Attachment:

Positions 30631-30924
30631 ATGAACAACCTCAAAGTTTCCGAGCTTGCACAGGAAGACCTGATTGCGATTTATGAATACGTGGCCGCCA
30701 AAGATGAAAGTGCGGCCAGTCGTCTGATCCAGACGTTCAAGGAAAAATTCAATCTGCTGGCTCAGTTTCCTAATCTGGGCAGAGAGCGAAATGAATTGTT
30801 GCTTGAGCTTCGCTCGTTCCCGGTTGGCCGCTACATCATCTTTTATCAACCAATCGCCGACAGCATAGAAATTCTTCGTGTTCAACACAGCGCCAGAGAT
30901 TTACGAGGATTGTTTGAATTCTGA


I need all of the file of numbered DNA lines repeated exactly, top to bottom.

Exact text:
Positions 30631-30924
30631 ATGAACAACCTCAAAGTTTCCGAGCTTGCACAGGAAGACCTGATTGCGATTTATGAATACGTGGCCGCCA
30701 AAGATGAAAGTGCGGCCAGTCGTCTGATCCAGACGTTCAAGGAAAAATTCAATCTGCTGGCTCAGTTTCCTAATCTGGGCAGAGAGCGAAATGAATTGTT
30801 GCTTGAGCTTCGCTCGTTCCCGGTTGGCCGCTACATCATCTTTTATCAACCAATCGCCGACAGCATAGAAATTCTTCGTGTTCAACACAGCGCCAGAGAT
30901 TTACGAGGATTGTTTGAATTCTGA